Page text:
BERLIOZ Romeo et Juliette
Another squib from Sam Shirakawa --
Philadelphia Orchestra 16 October 2008
I never have understood why Berlioz composed Romeo et Juliette. I know, I know. It's a paean to the British actress who eventually became his wife. I understand too that he apparently was looking for a means of expressing transcendent longing by transcending every means he was using to express it.
Ah the French! Never tiring of searching for a way to say "fuck me" without actually saying it.
As a result, Beau Berlioz ended up with an entity that's never quite an adequate substitute for the actual sensation. Romeo et Juliette is frequently operatic but it is not an opera, it is short of a cantata but much too long on cant, it aspires to be a kind of a symphony but it remains bereft of... You get the idea: It's a mishmash. But it's a mishmash that left a searing impression on what Balzac called the "brains of Paris" at its wildly successful first performances in the autumn of 1839.
Love, as mentioned already, played a huge role in its composition: the composer's adoration of Shakespeare and the bard's play, as well as his passion for Harriet Smithson, the English actress with whom he fell in love, while witnessing her portrayal (in English) at the Odeon. All this made more remarkable by the realization that Berlioz' command of languages excluded English.
Odd too is the composer's use of a text by Emile Duchamps. Much of it is derived from a version of Romeo and Juliet that was popular at the time by the English actor and entrepreneur David Garrick. No matter how much sauce béchamel you may ladle on to it, Duchamps' text is trop liquide compared to the ambrosial verbal harmonies of the source material.
While the hot 'n' heavy passion Berlioz poured into what he called a "Dramatic Symphony" (what symphony should not be dramatic?) remains unmistakable in the score even today, it takes inspiration of a special sort to pull it off in performance -- the kind of oomph that Leopold Stokowski and even Eugene Ormandy were able to conjure up virtually at will when they were on the podium of the Philadelphia Orchestra, where the work now is in the midst of a four-performance run in the City of Brotherly Love. For good or ill, the Orchestra has changed beyond recognition, and its current Chief Conductor Charles Dutoit is more intent upon laying wreaths in memory of Berlioz than on reviving the spirit of the music at its creation.
So the net-net impression left by the first performance in the current series of R & J at Verizon Hall was one of admiration rather than epiphany. Dutoit revealed the contours of this odd work efficiently, drawing some nice performances from the vocal soloists, chorus and orchestra, but without uncorking the magic that palpably intoxicated its first audiences.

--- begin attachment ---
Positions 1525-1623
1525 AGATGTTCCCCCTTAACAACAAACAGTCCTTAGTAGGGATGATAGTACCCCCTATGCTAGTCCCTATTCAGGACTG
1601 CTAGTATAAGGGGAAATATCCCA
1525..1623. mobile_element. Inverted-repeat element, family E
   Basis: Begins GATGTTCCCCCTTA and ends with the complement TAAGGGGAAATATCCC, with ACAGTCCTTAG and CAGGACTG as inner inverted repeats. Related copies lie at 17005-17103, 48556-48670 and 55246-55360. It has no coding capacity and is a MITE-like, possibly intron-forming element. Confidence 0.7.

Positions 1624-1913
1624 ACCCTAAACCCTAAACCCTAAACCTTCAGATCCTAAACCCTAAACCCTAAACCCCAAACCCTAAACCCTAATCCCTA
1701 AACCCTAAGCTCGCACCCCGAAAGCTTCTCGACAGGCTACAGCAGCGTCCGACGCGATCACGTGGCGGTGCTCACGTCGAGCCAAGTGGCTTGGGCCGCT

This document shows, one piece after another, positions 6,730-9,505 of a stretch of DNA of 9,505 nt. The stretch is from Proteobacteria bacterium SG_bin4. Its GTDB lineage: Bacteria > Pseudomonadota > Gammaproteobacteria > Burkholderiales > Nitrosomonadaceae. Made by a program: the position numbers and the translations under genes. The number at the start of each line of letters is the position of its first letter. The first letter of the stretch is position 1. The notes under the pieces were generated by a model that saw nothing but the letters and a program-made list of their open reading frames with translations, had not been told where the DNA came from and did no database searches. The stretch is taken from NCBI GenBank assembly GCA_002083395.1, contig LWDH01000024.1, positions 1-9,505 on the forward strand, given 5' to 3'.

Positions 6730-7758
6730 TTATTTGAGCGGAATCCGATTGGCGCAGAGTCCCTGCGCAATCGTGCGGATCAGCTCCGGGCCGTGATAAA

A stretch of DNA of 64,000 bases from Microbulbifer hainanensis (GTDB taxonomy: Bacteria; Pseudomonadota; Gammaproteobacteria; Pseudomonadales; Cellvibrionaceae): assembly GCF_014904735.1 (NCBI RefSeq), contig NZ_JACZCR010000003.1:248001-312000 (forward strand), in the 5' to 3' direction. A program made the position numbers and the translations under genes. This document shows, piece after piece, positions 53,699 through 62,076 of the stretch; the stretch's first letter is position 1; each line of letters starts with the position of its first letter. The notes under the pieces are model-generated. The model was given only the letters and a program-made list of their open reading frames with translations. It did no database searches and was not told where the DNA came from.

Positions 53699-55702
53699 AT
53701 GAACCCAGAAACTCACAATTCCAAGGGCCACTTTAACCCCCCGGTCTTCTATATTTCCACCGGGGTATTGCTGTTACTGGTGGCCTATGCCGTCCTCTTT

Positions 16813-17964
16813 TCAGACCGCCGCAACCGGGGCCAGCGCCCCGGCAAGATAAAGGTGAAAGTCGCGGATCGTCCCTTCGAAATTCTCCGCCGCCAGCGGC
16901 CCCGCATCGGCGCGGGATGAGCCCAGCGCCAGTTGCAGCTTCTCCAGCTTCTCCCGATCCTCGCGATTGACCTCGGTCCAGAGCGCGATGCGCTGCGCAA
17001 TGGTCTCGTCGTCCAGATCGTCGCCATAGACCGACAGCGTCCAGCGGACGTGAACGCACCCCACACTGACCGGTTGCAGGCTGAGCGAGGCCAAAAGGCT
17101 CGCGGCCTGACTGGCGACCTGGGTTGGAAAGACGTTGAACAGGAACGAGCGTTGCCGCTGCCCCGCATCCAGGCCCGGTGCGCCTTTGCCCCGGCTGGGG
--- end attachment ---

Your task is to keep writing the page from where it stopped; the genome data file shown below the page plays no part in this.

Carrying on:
Berlioz assigned the bulk of the solo vocal line to the bass role of Friar Laurence, who appears toward the end of the work to exhort (at some length) the warring Capulets and Montagues to bury their hatchets. British baritone David Wilson-Johnson carried out his duty flawlessly, spinning out a fine cantilena, where there often was little melody to latch onto. Papa Laurence is a thankless role; I hope Wilson-Johnson received merit pay for flying in to do it.
I wondered if Rumanian mezzo-soprano Roxana Denose and American tenor Gregory Kunde (making his Orchestra debut) would be as good at story-telling if they had to speak their brief lines, instead of singing them. Churlish as it might be to say it, these parts offer these gifted artists little to chew on. I also wondered why Berlioz used these vocal parts for telling what happened rather than for enacting what took place. There are no soaring lines to speak of, no invocations to l'amour, no protracted expressions of longing. Some of that is left to the Philadelphia Singers Chorale under the direction of David Hayes, the rest is left to the Orchestra, both of which performed satisfactorily on 16 October.
I must admit I longed for Stoki's ghost to stoke some fire into the proceedings. There was hélas no sign of him, possibly because he never conducted the work with the Orchestra. In a few weeks one of the most underrated conductors of the 20th century is set to conduct Wagner with the Philadelphians. Stokowski, Ormandy et le auteur will surely be listening...
Performances of Romeo et Juliette continue on tonight and 21 October in Philadelphia.
Sam H. Shirakawa